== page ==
It all started with enrollment. Everyone starts with Math 2030: Matrix Theory/Linear Algebra in the fall, which I did. Then there are two options for the second course in the winter. The first is the natural continuance, Math 2040: Matrix Theory/Linear Algebra 2. There is also Math 2135: Linear Algebra. I don't think it's ever explicitly stated in the course description, but it is the honors Linear Algebra. I was aware of this when I signed up for it, but I couldn't take Math 2040 because it conflicted with Cryptography, so I thought I would just suck it up and start the hike up the mountain of proofs.
I don't quite remember the situations surrounding the midterm, but I got a 48%. I was pretty miserable. I had totally skipped over one question, which automatically lost me 20%. It just wasn't a good time. Luckily, he took the grade out of 20 rather than 25, which boosted my grade to a 60%, but still... not the sort of thing a math major wants on her record.
The rest of the course was a little more application centered rather than proofs (though there were still plenty). With the final coming up, I was dreading all the studying I was going to have to do to make up for my midterm grade. Then our professor mentioned that he had an alternate grading option. Typically, the final would be worth 50% of our mark, and assignments and midterm are each worth 25%. However, if the final exam grade alone was higher than that composition, your grade would be taken as 100% final exam. Yahoo! The nasty midterm could be forgotten! But now the stress was on. I was aiming on clearing the slate, and to do that I wanted a really good final exam grade.
I spent a decent amount of time studying. My eighth grade science teacher, Mr. McHatton, was right. If you don't know how to study for university, you're toast. I think I'm still learning how to study, because I never really had to in high school, and that makes me put off studying even more! I hate the idea of it, but something I found when studying for this course was as I studied, it made sense. And suddenly, I didn't need to memorize tons of things- just the building blocks. I could come to the conclusions of the proofs myself if I just learn the basic properties. I didn't have to memorize a lot of theorems, and really, there weren't that many anyways.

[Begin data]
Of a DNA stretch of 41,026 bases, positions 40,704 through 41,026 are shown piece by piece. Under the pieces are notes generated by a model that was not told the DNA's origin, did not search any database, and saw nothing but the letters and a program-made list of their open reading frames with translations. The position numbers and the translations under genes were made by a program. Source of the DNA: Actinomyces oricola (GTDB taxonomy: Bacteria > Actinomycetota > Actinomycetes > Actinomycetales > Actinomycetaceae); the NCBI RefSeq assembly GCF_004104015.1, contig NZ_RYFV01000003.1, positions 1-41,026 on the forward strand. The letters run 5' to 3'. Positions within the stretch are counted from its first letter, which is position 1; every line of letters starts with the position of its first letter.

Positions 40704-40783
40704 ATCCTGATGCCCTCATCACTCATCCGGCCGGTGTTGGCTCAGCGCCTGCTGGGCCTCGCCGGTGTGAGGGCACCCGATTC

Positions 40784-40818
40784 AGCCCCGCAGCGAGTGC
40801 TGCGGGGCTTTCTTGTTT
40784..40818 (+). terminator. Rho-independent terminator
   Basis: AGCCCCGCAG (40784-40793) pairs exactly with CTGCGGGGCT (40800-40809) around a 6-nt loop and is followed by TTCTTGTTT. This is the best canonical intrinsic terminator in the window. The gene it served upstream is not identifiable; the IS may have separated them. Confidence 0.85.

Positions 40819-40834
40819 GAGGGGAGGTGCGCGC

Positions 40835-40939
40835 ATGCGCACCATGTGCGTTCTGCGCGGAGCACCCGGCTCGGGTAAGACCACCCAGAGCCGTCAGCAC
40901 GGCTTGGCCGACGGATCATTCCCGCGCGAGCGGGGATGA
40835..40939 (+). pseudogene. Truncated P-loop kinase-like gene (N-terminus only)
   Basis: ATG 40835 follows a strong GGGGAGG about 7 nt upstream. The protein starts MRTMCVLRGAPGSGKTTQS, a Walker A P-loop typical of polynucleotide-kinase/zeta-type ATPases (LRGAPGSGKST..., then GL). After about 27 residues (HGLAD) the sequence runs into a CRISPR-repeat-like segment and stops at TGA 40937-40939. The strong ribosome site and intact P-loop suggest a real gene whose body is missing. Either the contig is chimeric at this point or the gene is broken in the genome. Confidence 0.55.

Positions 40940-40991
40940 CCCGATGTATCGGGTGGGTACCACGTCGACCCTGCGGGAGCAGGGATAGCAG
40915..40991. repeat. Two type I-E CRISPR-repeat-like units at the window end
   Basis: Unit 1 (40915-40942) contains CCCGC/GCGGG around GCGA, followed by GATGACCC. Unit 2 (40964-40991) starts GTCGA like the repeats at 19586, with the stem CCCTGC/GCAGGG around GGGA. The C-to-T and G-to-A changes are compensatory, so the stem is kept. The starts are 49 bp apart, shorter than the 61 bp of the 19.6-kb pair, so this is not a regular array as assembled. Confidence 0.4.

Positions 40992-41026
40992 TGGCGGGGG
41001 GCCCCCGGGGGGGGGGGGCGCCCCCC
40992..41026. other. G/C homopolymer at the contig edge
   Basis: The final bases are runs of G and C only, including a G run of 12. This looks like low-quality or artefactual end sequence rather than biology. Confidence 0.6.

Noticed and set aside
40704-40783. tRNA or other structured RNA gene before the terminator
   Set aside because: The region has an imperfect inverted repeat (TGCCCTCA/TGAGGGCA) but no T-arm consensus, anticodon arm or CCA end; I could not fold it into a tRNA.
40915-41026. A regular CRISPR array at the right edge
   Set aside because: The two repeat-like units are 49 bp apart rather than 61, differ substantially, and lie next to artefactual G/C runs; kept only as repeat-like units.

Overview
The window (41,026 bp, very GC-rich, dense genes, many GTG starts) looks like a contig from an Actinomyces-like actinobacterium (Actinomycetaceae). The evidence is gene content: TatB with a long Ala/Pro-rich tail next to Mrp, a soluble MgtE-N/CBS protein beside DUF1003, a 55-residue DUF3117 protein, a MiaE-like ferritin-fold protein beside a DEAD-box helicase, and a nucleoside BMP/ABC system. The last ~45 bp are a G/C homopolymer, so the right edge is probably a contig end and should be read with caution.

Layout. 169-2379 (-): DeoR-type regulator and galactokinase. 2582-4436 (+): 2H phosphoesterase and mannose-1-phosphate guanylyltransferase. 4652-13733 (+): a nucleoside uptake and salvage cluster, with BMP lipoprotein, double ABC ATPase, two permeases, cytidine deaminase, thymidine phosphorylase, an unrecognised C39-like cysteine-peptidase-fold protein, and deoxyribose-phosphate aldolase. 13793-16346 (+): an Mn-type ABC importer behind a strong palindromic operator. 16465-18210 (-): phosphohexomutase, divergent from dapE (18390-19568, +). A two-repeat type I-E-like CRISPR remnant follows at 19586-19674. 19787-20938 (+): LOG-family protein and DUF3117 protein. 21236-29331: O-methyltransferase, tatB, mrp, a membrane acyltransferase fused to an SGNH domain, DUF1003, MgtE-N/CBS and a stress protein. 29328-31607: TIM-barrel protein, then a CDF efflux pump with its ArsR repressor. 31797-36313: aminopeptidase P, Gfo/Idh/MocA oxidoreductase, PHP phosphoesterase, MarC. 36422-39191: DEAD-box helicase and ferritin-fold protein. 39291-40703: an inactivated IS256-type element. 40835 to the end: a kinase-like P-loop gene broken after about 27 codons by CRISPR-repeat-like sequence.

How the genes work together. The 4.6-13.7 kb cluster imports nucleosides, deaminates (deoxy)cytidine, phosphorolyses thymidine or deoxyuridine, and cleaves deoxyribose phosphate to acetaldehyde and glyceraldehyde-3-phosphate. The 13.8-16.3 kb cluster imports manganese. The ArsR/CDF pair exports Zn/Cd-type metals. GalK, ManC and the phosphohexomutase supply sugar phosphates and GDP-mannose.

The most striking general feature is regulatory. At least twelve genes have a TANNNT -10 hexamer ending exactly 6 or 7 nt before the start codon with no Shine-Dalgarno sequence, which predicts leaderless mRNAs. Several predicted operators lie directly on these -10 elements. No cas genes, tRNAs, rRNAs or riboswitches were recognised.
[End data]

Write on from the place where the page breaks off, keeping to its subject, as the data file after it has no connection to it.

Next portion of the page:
Then the morning of the test day, I went to Coburg Coffee early early. I got a bowl of soup (for breakfast? I know. But it was really good soup) and pulled out the practice problems. I went through everything and then went to beautiful Becca A's room. She gave me a card with Eph 1: 18-21 on it, had me review, and sent me off.
...that you may know what is the hope of His calling, what are the riches of the glory of His inheritance in the saints, and what is the exceeding greatness of His power toward us who believe, according to the working of His mighty power which He worked in Christ when He raised Him from the dead and seated Him at His right hand in the heavenly places, far above all principality and power and might and dominion, and every name that is named, not only in this age but also in that which is to come. (Eph 1:18-21 NKJV)
The test went wonderfully. I mean, I don't know how I did yet; it will be a couple weeks before I get the results back. But it's been quite the adventure. In the last two weeks I've discovered what wonderful friends I have and how, even though we're studying totally unrelated topics, we are there to help each other as best we can. Even though at the end I was starting to enjoy the material, I'm sort of glad that class is over. I'll update with the results when I get them.